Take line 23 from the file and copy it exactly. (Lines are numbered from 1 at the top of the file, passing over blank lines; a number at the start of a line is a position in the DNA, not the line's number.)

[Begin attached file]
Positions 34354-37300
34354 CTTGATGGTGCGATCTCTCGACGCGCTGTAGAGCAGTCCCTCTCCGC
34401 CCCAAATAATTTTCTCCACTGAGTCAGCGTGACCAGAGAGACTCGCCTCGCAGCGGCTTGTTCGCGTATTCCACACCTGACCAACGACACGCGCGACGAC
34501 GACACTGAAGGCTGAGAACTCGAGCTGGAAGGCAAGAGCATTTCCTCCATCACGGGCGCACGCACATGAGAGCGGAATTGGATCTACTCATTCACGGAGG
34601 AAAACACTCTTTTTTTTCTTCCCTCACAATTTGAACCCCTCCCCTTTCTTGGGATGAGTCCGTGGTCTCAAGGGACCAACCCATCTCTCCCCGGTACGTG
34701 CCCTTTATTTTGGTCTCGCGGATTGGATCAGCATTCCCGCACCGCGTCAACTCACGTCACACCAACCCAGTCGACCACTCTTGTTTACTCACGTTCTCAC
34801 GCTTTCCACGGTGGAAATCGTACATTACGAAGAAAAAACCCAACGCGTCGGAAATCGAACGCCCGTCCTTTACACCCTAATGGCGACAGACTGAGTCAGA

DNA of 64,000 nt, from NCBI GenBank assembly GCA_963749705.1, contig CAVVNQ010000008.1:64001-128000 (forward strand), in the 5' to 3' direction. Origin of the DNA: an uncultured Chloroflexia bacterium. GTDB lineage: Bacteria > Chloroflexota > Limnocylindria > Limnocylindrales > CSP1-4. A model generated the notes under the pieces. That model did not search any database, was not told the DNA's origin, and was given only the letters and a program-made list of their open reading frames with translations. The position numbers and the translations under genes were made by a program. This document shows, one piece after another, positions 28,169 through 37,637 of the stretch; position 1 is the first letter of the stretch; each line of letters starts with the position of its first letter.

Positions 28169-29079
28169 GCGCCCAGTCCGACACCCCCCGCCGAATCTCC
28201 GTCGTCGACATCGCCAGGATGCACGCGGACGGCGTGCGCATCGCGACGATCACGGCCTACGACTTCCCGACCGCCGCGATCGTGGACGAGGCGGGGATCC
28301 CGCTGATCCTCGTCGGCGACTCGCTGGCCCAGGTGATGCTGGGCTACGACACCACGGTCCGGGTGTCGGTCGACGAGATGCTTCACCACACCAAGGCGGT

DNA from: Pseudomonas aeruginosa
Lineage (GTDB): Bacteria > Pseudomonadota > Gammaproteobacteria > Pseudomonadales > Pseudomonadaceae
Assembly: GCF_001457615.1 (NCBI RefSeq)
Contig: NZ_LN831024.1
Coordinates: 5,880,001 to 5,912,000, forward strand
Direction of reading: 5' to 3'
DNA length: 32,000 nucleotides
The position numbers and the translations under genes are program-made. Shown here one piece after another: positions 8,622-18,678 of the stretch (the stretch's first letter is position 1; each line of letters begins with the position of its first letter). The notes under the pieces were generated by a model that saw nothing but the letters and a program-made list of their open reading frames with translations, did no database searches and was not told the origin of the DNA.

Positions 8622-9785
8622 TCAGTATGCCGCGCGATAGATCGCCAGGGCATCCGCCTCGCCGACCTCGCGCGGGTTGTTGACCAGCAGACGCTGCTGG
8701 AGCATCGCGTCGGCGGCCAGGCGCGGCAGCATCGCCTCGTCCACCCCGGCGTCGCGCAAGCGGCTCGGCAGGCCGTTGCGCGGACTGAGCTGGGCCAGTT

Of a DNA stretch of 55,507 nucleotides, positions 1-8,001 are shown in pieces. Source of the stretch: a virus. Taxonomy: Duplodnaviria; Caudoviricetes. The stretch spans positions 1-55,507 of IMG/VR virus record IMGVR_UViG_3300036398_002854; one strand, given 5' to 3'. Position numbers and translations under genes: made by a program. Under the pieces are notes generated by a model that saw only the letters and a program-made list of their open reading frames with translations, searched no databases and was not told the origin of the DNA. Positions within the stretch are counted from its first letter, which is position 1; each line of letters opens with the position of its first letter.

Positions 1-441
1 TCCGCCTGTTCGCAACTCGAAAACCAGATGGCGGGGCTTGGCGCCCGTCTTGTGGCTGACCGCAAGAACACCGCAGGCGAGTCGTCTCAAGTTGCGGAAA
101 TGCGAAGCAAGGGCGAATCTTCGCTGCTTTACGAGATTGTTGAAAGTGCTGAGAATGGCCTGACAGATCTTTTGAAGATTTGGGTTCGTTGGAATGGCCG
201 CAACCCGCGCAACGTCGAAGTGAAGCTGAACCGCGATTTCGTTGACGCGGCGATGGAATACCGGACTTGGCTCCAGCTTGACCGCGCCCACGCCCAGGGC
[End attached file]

8701 AGCATCGCGTCGGCGGCCAGGCGCGGCAGCATCGCCTCGTCCACCCCGGCGTCGCGCAAGCGGCTCGGCAGGCCGTTGCGCGGACTGAGCTGGGCCAGTT